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These people are crazy
My girlfriend, Amanda, and I met in Cleveland, a little over 6 years ago. We dated, saw other people, dated some more, broke up, reunited, moved to different cities, then different countries – but eventually landed together, in Texas, almost two years ago.
It was in the interim that I met, dated, separated, and had a baby with another woman.
This was a surprise to all of us.
So, as Amanda and I decided to get serious, life was uncertain. I was in Texas, but she was in New York. Meanwhile, my daughter, Edan – the reason I'd moved to Texas in the first place – was in England with her mom until she finished college. None of us really knew each other, and I had no idea what to expect from one month to the next.
Therefore, when Amanda finally left New York to be with me, I assume everyone thought she was insane.
While I could prattle on about something romantic – taking risks, being young, irrepressible love (all of which are great) – now that we're two years into our peculiar little arrangement, the best part, and the biggest relief, is that my partner and my daughter love each other – even though they don't have to.
* * *
I can remember thinking – in one of the fleeting, non-essential, but suddenly disturbing realizations I had while on the verge of parenthood – that I wouldn't date again 'till I was 30. (At least.) Edan's mother and I had already separated, and – not that I was trying to meet anyone – but my only accessible pick-up line was "I'm good at making babies, and will soon have proof." Cute, maybe, but not exactly sexy to the other 20-year-old college students.
I wasn't even sure I wanted all that responsibility and it was my child – I couldn't picture another person choosing that life, on purpose, for someone else's kid.
Because, as stepparents know, this is how it works. Making a commitment to another adult is hard enough, but with single parents, you get a package deal – permanently. And, while you could try and stay out of it, the truth of it is that there's no denying such an overwhelmingly significant part of your partner's life. You are obligated to that child, whether you like it or not.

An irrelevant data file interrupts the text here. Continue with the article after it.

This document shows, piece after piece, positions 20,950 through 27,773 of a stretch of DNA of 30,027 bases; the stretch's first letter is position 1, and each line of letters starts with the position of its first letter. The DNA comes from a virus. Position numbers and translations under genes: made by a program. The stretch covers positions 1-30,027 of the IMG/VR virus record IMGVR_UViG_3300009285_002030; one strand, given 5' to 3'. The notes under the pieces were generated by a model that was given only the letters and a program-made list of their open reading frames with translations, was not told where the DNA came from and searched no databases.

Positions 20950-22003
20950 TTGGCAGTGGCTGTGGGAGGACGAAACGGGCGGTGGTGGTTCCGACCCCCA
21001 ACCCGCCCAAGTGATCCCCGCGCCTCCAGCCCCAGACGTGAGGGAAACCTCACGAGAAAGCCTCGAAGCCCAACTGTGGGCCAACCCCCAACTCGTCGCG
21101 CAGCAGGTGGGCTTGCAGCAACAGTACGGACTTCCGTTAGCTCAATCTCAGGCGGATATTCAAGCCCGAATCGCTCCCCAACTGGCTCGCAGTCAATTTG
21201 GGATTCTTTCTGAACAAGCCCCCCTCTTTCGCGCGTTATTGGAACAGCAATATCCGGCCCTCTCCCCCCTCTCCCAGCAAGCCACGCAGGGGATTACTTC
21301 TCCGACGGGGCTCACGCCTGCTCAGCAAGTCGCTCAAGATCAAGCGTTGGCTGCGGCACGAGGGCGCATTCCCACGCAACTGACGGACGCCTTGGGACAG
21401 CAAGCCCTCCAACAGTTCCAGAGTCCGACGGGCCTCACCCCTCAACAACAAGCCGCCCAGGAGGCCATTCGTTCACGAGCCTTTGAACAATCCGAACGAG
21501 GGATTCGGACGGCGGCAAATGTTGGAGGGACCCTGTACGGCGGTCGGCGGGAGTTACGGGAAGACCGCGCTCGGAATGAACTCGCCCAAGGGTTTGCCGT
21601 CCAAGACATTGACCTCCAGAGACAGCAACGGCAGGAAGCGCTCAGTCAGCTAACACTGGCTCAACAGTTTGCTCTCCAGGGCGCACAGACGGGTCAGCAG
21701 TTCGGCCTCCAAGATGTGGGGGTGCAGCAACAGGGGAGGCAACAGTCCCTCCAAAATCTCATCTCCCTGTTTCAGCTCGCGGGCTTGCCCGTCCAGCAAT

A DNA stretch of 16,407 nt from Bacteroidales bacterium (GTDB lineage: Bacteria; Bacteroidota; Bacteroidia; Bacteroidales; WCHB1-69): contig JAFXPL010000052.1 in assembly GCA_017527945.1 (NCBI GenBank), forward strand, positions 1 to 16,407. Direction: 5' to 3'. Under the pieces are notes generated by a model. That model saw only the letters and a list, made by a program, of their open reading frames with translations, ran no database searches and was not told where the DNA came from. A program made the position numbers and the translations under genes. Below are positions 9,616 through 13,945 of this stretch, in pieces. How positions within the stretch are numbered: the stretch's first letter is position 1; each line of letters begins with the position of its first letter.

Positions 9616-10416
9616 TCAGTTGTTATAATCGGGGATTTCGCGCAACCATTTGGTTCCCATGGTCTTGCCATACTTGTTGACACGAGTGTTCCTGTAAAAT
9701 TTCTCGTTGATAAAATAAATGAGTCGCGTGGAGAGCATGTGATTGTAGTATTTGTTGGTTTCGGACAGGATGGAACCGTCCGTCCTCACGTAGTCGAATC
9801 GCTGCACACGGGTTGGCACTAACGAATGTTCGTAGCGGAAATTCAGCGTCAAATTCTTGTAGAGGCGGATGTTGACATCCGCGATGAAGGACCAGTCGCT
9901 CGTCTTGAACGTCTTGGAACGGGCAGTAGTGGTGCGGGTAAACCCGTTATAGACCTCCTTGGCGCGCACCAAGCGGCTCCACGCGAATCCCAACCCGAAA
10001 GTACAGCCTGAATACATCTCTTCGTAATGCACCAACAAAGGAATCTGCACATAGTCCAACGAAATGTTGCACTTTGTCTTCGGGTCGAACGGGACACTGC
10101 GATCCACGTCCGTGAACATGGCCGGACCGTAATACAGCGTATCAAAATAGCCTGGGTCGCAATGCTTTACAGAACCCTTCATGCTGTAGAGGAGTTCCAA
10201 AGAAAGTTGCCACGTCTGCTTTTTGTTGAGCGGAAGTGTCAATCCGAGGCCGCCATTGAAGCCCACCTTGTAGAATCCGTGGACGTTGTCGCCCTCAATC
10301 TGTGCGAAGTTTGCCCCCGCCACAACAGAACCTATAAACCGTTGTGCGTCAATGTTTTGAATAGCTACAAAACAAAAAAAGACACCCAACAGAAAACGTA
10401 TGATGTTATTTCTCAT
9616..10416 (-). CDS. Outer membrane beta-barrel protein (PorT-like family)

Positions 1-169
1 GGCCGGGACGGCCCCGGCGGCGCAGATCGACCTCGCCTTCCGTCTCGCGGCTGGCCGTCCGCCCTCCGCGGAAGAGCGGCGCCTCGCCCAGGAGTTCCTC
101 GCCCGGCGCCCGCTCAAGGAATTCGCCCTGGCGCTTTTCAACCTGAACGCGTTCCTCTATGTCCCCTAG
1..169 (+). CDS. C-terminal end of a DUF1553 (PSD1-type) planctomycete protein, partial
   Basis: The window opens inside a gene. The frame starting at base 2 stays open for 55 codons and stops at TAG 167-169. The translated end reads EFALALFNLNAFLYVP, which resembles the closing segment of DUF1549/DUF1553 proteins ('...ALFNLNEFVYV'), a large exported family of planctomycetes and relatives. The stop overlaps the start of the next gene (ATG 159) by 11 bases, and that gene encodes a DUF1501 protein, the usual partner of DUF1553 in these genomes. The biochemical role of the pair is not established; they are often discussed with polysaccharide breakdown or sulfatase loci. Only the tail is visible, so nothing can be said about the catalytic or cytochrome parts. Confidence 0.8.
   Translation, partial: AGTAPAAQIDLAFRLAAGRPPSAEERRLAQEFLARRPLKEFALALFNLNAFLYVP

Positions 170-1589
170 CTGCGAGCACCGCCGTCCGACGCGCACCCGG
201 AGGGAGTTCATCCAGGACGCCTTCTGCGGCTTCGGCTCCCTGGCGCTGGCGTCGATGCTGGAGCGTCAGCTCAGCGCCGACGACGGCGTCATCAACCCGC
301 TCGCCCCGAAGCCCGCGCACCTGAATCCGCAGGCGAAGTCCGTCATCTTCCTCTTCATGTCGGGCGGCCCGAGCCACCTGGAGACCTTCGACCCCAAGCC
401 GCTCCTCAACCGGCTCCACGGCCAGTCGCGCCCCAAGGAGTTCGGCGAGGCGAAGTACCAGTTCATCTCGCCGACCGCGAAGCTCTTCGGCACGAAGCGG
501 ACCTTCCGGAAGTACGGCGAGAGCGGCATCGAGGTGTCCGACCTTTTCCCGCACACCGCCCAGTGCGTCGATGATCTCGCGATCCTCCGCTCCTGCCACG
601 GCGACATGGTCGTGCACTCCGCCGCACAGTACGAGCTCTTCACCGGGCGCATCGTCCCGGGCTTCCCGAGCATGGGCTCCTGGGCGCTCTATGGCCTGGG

But just how does this actually function? There's already two parents, who, in spite of their current relationship status, have seen each other naked, and still converse on a regular basis. If that isn't awkward enough, they share something unspeakably important that you can't have. Ever. Further still, there's another human being that you're emotionally attached to – even if it's vicariously – that has no responsibility to love you, or care about you at all. In fact, in many cases, they seem pre-disposed to think you suck.
There's no manual, no examples, no cultural icons to which you can refer – nothing but countless cartoon evil stepmothers who force good-natured heroines to mop floors 'till their fingers bleed. Thus, if you're not a sadist, you'll be forging new territory. Given the stakes, that seems a little frightening.
Who takes this job?
* * *
Recently, a friend was looking through some photos of Edan and Amanda, and told me she loved the energy between them.
It was nice to hear, because I think this is something biological parents take for granted. That energy is there for us, from the very first moments we know our children. We're connected without any effort, in a way that's beyond explanation. For us, it was easy – for us, it was never a choice.
I've watched Amanda work for that, and, judging by how well Edan gets along with her stepdad, I can only imagine that he's worked for it as well. And the more I see it, the more I think stepparents are doing something remarkable. They've chosen to give their nights, weekends, spare bedrooms, early mornings, and every last little bit of energy to a child who, at first, they didn't even know. They've set out to find the balance between being just another adult and being mom or dad – positions they'd never be allowed to hold, even if they wanted to.
And in spite of all the potential pitfalls, uncertainties and emotional disasters, they dive in, because that's the only way to do it.
That's the only way we'll all be able to be a family, after all.